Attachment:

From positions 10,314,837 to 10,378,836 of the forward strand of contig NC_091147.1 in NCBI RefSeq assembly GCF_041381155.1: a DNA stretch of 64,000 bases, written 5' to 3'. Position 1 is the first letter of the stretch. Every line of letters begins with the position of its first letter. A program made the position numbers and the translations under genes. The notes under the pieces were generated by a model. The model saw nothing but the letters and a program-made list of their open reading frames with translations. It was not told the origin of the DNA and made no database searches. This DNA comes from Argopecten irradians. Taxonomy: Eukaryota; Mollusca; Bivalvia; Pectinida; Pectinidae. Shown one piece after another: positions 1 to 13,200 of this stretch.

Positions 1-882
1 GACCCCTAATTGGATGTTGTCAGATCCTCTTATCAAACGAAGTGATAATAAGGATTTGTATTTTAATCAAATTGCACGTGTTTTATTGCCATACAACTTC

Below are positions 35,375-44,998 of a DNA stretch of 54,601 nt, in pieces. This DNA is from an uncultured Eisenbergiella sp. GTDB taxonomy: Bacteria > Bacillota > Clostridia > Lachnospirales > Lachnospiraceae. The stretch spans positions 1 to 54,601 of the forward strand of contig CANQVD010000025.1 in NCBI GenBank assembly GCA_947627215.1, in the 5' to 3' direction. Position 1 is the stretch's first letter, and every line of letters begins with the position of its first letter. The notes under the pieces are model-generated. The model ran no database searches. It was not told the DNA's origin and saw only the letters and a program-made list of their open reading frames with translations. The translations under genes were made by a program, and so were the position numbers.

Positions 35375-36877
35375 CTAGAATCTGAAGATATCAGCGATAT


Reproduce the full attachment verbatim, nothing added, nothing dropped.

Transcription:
From positions 10,314,837 to 10,378,836 of the forward strand of contig NC_091147.1 in NCBI RefSeq assembly GCF_041381155.1: a DNA stretch of 64,000 bases, written 5' to 3'. Position 1 is the first letter of the stretch. Every line of letters begins with the position of its first letter. A program made the position numbers and the translations under genes. The notes under the pieces were generated by a model. The model saw nothing but the letters and a program-made list of their open reading frames with translations. It was not told the origin of the DNA and made no database searches. This DNA comes from Argopecten irradians. Taxonomy: Eukaryota; Mollusca; Bivalvia; Pectinida; Pectinidae. Shown one piece after another: positions 1 to 13,200 of this stretch.

Positions 1-882
1 GACCCCTAATTGGATGTTGTCAGATCCTCTTATCAAACGAAGTGATAATAAGGATTTGTATTTTAATCAAATTGCACGTGTTTTATTGCCATACAACTTC

Below are positions 35,375-44,998 of a DNA stretch of 54,601 nt, in pieces. This DNA is from an uncultured Eisenbergiella sp. GTDB taxonomy: Bacteria > Bacillota > Clostridia > Lachnospirales > Lachnospiraceae. The stretch spans positions 1 to 54,601 of the forward strand of contig CANQVD010000025.1 in NCBI GenBank assembly GCA_947627215.1, in the 5' to 3' direction. Position 1 is the stretch's first letter, and every line of letters begins with the position of its first letter. The notes under the pieces are model-generated. The model ran no database searches. It was not told the DNA's origin and saw only the letters and a program-made list of their open reading frames with translations. The translations under genes were made by a program, and so were the position numbers.

Positions 35375-36877
35375 CTAGAATCTGAAGATATCAGCGATAT